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Side Effects Lead Women To Drop Cancer Drug

December 12, 2011
Written by: , Filed in: Breast Imaging
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Partly because they don’t want to be a bother, 36 percent of postmenopausal women who are treated for estrogen-sensitive breast cancer stop using drugs that help prevent the disease from coming back.

So concludes a Northwestern University study that was presented Friday at the San Antonio Breast Cancer Symposium.

The drugs in question are aromatase inhibitors, which stop the production of estrogen. About two thirds of breast cancers are sensitive to estrogen, so aromatase inhibitors reduce the chances that the cancer will reoccur.

The problem is the side effects. The symptom most likely to inspire women to stop using the drugs was joint pain, according to lead investigator Lynne Wagner, PhD, an associate professor in medical social sciences at Northwestern’s Feinberg School of Medicine and a clinical psychologist at the university’s Robert H. Lurie Comprehensive Cancer Center.

The study surveyed 686 female breast cancer survivors who took aromatase inhibitors. It found that after three months of treatment:

  • 33 to 35 percent of the women said they had severe joint pain;
  • 29 to 29 percent said they had hot flashes;
  • 24 percent said their libido had decreased;
  • 15 to 24 percent said they felt fatigued;
  • 16 to 17 percent said they had night sweats;
  • 14 to 17 percent said they suffered anxiety.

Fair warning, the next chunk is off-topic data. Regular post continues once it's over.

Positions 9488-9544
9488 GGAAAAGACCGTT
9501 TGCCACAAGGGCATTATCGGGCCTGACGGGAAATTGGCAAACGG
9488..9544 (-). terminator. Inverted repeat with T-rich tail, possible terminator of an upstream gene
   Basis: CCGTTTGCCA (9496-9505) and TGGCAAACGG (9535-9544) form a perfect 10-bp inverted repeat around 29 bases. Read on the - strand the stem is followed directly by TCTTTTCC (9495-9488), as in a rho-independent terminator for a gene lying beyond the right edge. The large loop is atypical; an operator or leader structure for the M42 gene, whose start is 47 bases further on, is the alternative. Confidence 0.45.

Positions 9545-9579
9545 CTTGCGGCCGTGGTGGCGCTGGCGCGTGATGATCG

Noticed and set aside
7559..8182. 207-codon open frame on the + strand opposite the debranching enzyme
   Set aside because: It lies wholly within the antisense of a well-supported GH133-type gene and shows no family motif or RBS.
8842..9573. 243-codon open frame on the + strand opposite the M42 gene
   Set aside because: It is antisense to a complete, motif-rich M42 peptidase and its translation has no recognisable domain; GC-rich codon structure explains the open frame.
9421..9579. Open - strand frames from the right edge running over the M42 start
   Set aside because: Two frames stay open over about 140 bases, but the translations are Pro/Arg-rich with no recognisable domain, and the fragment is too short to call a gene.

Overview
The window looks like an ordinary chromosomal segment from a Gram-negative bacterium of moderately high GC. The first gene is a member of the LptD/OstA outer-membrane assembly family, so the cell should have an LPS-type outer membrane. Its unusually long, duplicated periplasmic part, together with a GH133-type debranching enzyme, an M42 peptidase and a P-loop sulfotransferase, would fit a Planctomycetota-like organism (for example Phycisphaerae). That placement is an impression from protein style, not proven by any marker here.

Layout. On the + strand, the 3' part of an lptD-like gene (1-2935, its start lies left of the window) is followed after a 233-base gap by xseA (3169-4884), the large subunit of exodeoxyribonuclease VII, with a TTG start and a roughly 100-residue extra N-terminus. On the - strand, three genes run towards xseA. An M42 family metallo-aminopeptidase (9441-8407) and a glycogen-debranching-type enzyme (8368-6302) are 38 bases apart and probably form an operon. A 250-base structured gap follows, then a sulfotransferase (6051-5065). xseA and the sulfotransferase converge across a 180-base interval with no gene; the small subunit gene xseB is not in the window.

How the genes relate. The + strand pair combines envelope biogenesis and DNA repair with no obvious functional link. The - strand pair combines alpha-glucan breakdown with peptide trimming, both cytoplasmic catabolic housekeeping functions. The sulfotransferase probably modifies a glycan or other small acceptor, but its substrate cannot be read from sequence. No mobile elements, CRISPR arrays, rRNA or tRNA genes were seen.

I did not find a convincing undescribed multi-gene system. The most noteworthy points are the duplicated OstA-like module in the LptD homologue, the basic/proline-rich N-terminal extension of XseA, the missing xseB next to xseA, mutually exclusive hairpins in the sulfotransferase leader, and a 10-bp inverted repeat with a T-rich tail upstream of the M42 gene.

The longer the treatment continued, the worse the reported symptoms became.

Apparently, most doctors had no idea their patients were suffering so. A previous study found clinicians saying that only 5 percent of their patients reported moderate to severe symptoms from aromatase inhibitors.

Said Dr. Wagner, as quoted in a Northwestern news release:

Clinicians consistently underestimate the side effects associated with treatment.

She explained, “They give patients a drug they hope will help them, so they have a motivation to underrate the negative effects. Patients don’t want to be complainers and don’t want their doctor to discontinue treatment. So no one knew how bad it really was for patients.”

What we’ve got here, clearly, is a failure to communicate. How to fix that is less clear. So is how to keep women from discontinuing treatment.

“These findings can help us identify women at risk for quitting the therapy, counsel them about the importance of staying on it, and provide treatment for troubling side effects,” Dr. Wagner said.

Maybe. The news release suggests that joint pain “can be tempered with nonsteroidal anti-inflammatory drugs.”  If your joints are killing you and the suggested remedy is gobbling ibuprofen to “temper” the pain, how receptive are you going to be to counseling about the importance of staying on this medication that’s making you miserable?

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